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Division by $0$

I've always been inclined to believe that x/0 = NaN is a placeholder for a character or constant that no one has created yet.

I know assume that none of you can tell the future, but is there an expectation that someone will eventually (successfully) define division by zero?

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"NaN": there, I just created it. The real question is not to "define" division by zero, but to define it in a way that makes the result useful. –  Robert Israel May 13 '12 at 20:26
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It already has been, when it is a useful concept. For example, as the point at infinity in the real projective plane or in the extended complex plane. But one still has to be careful because it does not obey all the laws of arithmetic for finite numbers. One has to take care when making such exceptions! –  bgins May 13 '12 at 20:26
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Or read the answers here –  MJD May 13 '12 at 20:27
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Ooh, here it is again! –  MJD May 13 '12 at 20:29
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There is an algebraic structure called a wheel where division by 0 is perfectly well-defined. –  Zev Chonoles May 13 '12 at 20:29
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marked as duplicate by MJD, Austin Mohr, Michael Greinecker, mixedmath, Marvis May 13 '12 at 20:35

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Division by zero can be defined. It is called Wheel Theory. It's not a very popular set of mathematics and the paper that it originates from is a little difficult to find. Division by zero is left undefined in modern mathematics because it causes a loss of many useful statements. For example, $\frac{a}{b}=c \Rightarrow cb=a$. This is not true when $b=0$ and $a$ is nonzero. ($cb=0\neq a$) So, we lose generality by allowing division by zero to be defined.

Allowing division by zero also leads to proofs such as this which are valid:

$$a=b$$ $$a^2=ab$$ $$a^2-b^2=ab-b^2$$ $$(a+b)(a-b)=b(a-b)$$ $$a+b=b$$ $$2b=b$$ $$2=1$$

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I downvoted because division by zero does not really have anything to do with this style of erroneous proof, and the claim that it is undefined because it is the source of these errors seems to me mistaken. The error in this proof is to deduce $x=y$ from $f(x) = f(y)$. In this case the function is $f(x) = 0\cdot x$, but any other noninjective function will work, and some are common. For example, one often sees reasoning like this: $(-1)^2 = 1^2$; take the square root of both sides, thus $-1 = 1$. Or similarly $e^0 = e^{2\pi i}$; take logarithm of both sides, therefore $0=2\pi i$. –  MJD May 13 '12 at 20:32
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@MarkDominus, that very well may be a perspective that I cannot follow very well. It seems to me that you're generalizing the error when the transition from line $4$ to line $5$ involves division by zero, which was what I meant when I said It is the source of many erroneous proofs that you see online. It is very possible I do not fully understand your viewpoint, however. –  000 May 13 '12 at 20:37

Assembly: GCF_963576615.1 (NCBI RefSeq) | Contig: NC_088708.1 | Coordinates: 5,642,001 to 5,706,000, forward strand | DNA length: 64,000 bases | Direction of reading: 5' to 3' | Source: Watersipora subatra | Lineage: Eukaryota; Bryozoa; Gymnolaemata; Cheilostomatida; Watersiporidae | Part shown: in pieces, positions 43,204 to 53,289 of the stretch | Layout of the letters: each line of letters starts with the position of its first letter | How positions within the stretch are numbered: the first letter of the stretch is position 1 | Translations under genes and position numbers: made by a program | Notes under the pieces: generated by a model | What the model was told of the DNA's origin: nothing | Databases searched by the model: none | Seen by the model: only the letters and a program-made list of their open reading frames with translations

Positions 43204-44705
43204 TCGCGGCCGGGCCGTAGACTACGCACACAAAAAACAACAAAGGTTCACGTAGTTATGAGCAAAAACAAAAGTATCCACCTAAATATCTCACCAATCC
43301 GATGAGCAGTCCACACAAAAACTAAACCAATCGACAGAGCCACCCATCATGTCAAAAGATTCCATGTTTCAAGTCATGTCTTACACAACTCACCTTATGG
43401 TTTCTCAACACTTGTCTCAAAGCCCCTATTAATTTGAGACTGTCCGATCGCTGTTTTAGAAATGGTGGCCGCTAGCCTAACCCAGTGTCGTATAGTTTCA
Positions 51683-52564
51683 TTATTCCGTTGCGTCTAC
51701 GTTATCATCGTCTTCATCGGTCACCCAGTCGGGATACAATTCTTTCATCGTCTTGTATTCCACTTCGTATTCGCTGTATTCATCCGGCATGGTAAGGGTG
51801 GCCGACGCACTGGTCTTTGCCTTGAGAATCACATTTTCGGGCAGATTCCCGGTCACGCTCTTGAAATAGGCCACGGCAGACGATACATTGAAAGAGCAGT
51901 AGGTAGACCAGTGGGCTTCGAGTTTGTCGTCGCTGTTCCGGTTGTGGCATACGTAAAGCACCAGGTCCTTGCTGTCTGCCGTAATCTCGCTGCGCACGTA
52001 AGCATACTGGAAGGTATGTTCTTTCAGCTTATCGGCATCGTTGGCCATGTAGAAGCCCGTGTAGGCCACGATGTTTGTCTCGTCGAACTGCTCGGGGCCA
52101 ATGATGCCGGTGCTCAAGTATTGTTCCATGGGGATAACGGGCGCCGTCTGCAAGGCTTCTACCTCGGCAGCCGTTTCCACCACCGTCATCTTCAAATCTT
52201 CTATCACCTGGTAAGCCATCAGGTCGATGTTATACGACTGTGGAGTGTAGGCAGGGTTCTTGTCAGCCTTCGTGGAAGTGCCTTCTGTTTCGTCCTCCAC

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Here is my reasoning: You can produce a proof that $0=1$ that works in essentially the same way without dividing by zero, say instead by taking square roots. Yet we don't say that taking square roots is undefined. In what way is dividing by zero different from taking square roots? Your reply doesn't get to the essence of why it was left undefined. –  MJD May 13 '12 at 20:42
    
I see a huge difference between dividing by zero and taking square roots: Taking square roots has an obvious and meaningful interpretation, dividing by zero does not. There are certain cases where it would seem that dividing by zero would make sense to be defined a certain way, but the fact that there are cases rather than a case makes it unsatisfactory to define division by zero. I guess it may be more sensible to look at it from the perspective of, "What can I gain from defining this and what do I lose from defining this?" In the case of division by zero, we lose a lot. What do you think? –  000 May 13 '12 at 20:46
    
Okay, but that is not what you said in your post, which I think obscures the real issues with irrelevant ones. –  MJD May 13 '12 at 20:48
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My understand of arithmetic division over R is this: a/b = {x in R| b*x = a}. In case of division by 0, the answer would be none unless a = 0.

By studying the limits of the function 1/x we can tell that 1/0 is the biggest number ever(which is known to not exists :))

What I wanna say, is that 1/0 doesn't exists and thus cannot be defined. Unless..who knows :)

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